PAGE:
FRESH AIR summer Swimming is an affordable and versatile workout option for all ages. Water exercise can be just as beneficial as running or gym routines, especially for those who are injury-prone, ar thritic, pregnant or disabled. Swimming works muscles throughout the body and cardiovascular system. An hour of swimming burns almost as many calories (500 to 700 per hour) as running while building lean muscle and not straining bones and joints. It boosts metabolism, making people feel more energized after a rigorous workout. Cardiovascular conditioning offered by swimming minimizes the risk of hear t disease and high blood pressure. Aquatic exercises are psychologically benef icial for people with dementia and mood disorders, relieving stress and helping people to sleep better at night. Fitness Swimming and Endurance: The Pool as a Fitness Tool A PERIODICAL FOR PARTICIPANTS OF THE PINNACLE HEALTH MANAGEMENT WELLNESS PROGRAM
Latest Research Good Fats S U M M E R 2 0 1 9
OMEGA-3 FATTY ACIDS Though you often read about the benefits of decreasing your fat intake, the one type of fat you don’t want cut back on are omega-3 fatty acids. Omega-3 fatty acids are essential fats that the human body cannot produce, but can obtain from food. Types of food that are high in omega-3 are fish, leafy vegetables, flaxseed, nuts, and vegetable oil. Fish oil sup- plements are another way to acquire omega-3. So what makes omega-3 so special? They are the building blocks of hor- mones that regulate blood clotting and contract/relax ar ter y walls. Fur thermore, they can reduce tri- glyceride levels, relieve symptoms of rheumatoid ar thritis, and slow the progression of age-related macular degeneration. A study prepared for the Agency for Healthcare Research and Quality, U.S. Department of Health and Human Services, conducted a systematic re- view to examine the effects of... (continue to page 4)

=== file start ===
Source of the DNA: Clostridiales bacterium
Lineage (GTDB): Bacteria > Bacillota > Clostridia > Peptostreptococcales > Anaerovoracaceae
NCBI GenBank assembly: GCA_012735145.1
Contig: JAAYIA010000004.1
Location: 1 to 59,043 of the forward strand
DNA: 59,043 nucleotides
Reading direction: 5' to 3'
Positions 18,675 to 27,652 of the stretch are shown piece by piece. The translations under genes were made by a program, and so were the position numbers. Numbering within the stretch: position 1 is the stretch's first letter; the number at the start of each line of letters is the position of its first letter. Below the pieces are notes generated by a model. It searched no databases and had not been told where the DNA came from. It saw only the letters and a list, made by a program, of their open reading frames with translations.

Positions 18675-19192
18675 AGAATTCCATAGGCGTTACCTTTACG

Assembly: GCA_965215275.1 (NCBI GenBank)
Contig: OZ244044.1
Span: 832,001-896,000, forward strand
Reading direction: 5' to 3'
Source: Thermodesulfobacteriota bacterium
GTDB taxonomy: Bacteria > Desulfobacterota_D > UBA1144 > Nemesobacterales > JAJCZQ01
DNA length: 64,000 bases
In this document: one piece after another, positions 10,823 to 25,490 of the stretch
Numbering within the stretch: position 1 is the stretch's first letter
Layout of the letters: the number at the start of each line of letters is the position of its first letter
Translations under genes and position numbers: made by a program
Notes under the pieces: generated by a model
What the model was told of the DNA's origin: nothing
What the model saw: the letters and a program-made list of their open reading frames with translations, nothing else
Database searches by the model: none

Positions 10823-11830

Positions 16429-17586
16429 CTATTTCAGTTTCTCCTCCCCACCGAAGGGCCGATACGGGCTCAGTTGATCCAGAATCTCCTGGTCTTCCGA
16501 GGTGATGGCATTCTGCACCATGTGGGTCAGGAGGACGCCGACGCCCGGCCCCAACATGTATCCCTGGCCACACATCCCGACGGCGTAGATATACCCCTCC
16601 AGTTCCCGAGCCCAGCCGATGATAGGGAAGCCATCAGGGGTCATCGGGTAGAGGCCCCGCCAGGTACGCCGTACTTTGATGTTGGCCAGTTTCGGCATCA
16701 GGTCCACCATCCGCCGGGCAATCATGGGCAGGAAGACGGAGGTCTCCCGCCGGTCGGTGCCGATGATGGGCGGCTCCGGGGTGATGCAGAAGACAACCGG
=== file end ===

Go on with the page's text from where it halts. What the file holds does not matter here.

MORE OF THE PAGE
Most swimmers structure their workouts as interval training, working hard for a few minutes and then taking breaks, improving fitness while keeping the workout interesting. Try swimming laps for 20 to 40 minutes at a pace that keeps the hear t rate up. The freestyle stroke, or front crawl, is the fastest, most efficient stroke. The 20-minute warmup of 400 yards or 8 lengths establishes rhythm in breath- ing, eases the swimmer into the workout and gently builds speed. Practice skills or learn new ones in the pre-set, which can be drills or entire laps. In the main set, the swimmer works the hardest, putting the skills to the test. There are multiple intervals of swimming and resting, using different kinds of strokes. The cool down, the last segment, involves 5 to 10 minutes of easy swimming. Build up endurance to shorten the break times. Most importantly, choose goals, develop a plan to train toward those goals, improve fitness and have fun.
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